OTHER MATTERS (AWG-KP): In the contact group, Chair Dovland invited comments on the draft text, listing items for further discussion. BRAZIL said cooperative and
non-Annex I sectoral policies are not related to Annex I commitments and should be deleted.
On greenhouse gases, sectors and source categories, CANADA stressed that the implications of adding a new gas should be explored before such an addition, and NEW ZEALAND suggested that links to ozone depletion be considered.
On emissions from international aviation and maritime transport, SAUDI ARABIA, KUWAIT and QATAR supported deletion of the section, with SAUDI ARABIA stating that Protocol Article 2.2 (aviation and marine bunker fuels) would have to be amended before discussion on this issue could take place. TUVALU suggested considering financial instruments as a tool to fund REDD.
On methodologies for estimation of greenhouse gas emissions, South Africa, for the G-77/CHINA, stated that it is not ready to consider adoption of the 2006 IPCC Guidelines for National Greenhouse Gas Inventories, but that a study on the implications of adopting the guidelines would be useful.
On global warming potentials (GWPs), CANADA noted the need for proven methodologies, stating that global temperature potentials (GTPs) are not yet proven. The G-77/CHINA suggested consideration of implications of different time horizons for GWPs and suggested replacing references to GWP with “GWP/GTP.” The EU said changes to the project-based mechanisms may need to be considered if GWPs are changed.
In consultations held later in the evening, parties agreed to indicate that possible sectoral approaches should complement, not replace, national targets.
ARTICLE 9 REVIEW (SBI): Progress was reported in informal consultations, with delegates focusing on the scope of the review, an analysis of the share of proceeds issue, the CDM and privileges and immunities. Parties also agreed to hold a preparatory workshop at least one month before COP/MOP 4.
CAPACITY BUILDING UNDER THE CONVENTION (SBI): Consultations continued on a draft COP decision, with parties considering the Co-Chairs’ text section-by-section. The main area of disagreement was on a reference to the development of performance indicators for the monitoring and review of capacity building in developing countries. However, parties were ultimately able to agree on text for a draft COP decision, and the group concluded its work.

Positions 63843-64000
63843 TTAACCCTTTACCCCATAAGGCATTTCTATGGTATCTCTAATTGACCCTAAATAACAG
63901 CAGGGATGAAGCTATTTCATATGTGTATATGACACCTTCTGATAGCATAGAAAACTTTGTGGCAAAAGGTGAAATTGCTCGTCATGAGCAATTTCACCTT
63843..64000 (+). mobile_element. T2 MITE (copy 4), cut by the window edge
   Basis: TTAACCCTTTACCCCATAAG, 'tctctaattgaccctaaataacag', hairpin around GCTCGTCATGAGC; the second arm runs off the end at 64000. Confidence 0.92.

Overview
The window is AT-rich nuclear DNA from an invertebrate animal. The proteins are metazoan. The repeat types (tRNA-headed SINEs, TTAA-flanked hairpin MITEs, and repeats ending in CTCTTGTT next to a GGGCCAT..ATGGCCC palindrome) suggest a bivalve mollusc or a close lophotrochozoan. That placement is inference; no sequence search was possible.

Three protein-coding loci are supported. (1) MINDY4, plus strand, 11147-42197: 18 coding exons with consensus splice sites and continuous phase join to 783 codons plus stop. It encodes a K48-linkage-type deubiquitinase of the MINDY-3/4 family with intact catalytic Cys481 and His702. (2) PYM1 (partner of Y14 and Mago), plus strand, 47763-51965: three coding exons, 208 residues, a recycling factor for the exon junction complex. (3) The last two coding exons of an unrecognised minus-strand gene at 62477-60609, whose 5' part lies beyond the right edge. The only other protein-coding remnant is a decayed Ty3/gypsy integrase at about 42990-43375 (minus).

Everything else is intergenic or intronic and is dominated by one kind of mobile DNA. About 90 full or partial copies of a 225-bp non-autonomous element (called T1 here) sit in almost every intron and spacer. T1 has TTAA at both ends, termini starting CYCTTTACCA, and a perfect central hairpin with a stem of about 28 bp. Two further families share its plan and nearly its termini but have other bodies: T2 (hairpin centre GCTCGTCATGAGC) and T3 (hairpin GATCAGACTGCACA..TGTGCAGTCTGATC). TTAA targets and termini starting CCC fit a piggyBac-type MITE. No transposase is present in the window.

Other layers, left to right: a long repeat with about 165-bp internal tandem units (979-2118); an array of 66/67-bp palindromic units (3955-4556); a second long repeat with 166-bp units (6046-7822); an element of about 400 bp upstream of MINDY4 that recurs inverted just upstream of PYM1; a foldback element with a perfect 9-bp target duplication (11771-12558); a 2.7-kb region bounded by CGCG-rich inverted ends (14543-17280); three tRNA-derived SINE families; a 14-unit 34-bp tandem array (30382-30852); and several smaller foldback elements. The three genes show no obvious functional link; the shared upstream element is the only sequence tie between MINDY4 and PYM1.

CARBON CAPTURE AND STORAGE (SBSTA): During informal consultations, disagreement persisted over draft text on CCS under the CDM. The Co-Chairs will consult with SBSTA Chair Plume on how to proceed.
DECISION 1/CP.10: Consultations on this issue continued Tuesday, with parties debating, inter alia, how to continue consideration of the implementation of adaptation activities, pending the planned review of implementation of Convention Article 4.8 (adverse effects), as mandated by decisions 5/CP.7 and 1/CP.10. Consultations will continue Wednesday.
FINANCIAL MECHANISM (SBI): Informal consultations took place throughout the day. In the morning, Co-Chairs’ draft conclusions and a draft decision were distributed. The draft conclusions address assessment of funding necessary for developing countries and the fourth review of the financial mechanism. Parties discussed, inter alia, a possible request to the Secretariat to prepare a paper on how multilateral and bilateral financial initiatives conform to the Convention’s principles. In the afternoon, parties considered the preamble to the Co-Chairs’ draft conclusions, with the role of the private sector being one of the contentious issues. Informal consultations on the operative section of the draft conclusions will take place on Wednesday.
NAIROBI WORK PROGRAMME (SBSTA): During informal consultations, some progress was reported and new text will be available Wednesday morning.